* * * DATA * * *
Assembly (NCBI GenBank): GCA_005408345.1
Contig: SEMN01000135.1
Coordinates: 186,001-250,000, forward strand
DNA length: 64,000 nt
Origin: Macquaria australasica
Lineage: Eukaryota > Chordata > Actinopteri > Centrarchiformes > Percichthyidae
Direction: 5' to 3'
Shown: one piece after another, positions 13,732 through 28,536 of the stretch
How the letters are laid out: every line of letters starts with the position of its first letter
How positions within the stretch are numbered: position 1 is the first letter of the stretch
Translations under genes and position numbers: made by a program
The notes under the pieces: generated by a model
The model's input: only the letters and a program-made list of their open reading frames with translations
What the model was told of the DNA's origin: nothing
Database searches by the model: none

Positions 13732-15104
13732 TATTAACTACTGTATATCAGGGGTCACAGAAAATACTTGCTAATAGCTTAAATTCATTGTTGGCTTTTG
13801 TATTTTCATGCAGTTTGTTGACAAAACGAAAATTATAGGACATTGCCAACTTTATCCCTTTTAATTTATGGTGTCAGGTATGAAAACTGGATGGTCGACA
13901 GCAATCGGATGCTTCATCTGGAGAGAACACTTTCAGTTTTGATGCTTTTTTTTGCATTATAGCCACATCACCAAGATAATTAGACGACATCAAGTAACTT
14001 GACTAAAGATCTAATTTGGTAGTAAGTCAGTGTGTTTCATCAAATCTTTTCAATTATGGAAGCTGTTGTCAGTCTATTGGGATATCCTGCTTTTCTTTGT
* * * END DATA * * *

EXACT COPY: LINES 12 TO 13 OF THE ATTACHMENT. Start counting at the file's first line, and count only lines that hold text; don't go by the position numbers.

The notes under the pieces: generated by a model
The model's input: only the letters and a program-made list of their open reading frames with translations